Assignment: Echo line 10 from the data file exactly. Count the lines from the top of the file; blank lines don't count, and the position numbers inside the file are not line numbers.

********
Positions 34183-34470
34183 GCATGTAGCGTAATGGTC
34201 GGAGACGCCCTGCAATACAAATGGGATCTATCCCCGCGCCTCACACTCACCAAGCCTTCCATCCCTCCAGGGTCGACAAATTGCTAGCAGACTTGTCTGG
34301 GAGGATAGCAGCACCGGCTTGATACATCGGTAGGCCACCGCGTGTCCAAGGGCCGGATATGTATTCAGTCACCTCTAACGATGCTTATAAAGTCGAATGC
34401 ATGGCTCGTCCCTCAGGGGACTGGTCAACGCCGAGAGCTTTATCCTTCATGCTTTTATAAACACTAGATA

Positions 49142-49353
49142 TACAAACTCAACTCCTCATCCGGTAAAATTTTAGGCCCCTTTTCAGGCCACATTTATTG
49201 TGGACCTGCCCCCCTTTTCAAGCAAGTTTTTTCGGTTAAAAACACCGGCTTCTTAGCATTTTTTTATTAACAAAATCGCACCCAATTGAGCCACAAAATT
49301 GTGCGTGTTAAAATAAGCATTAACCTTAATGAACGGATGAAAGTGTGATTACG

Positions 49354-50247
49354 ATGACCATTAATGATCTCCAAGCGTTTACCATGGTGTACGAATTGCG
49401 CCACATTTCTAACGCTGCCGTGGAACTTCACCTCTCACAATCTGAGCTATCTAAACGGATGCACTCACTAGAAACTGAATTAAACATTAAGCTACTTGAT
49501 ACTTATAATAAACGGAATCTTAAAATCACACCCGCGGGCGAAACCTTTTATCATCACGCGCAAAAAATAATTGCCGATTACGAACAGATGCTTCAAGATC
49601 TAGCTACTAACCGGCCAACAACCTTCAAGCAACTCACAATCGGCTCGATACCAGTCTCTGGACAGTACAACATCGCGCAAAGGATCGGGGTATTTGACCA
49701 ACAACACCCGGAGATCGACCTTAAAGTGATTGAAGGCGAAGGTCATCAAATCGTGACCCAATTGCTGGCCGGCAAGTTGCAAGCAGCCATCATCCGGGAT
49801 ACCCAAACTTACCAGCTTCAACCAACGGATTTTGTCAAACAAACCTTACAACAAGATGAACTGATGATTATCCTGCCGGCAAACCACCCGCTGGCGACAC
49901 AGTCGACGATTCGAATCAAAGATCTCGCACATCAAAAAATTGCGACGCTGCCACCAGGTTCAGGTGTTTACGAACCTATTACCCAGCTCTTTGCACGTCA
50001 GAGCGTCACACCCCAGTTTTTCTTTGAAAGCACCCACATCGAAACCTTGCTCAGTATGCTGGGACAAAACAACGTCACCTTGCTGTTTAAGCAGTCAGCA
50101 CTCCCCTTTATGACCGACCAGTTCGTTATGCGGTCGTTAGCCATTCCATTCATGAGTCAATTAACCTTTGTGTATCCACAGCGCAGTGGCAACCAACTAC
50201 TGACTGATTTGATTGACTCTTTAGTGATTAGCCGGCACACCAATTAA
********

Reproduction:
Positions 49354-50247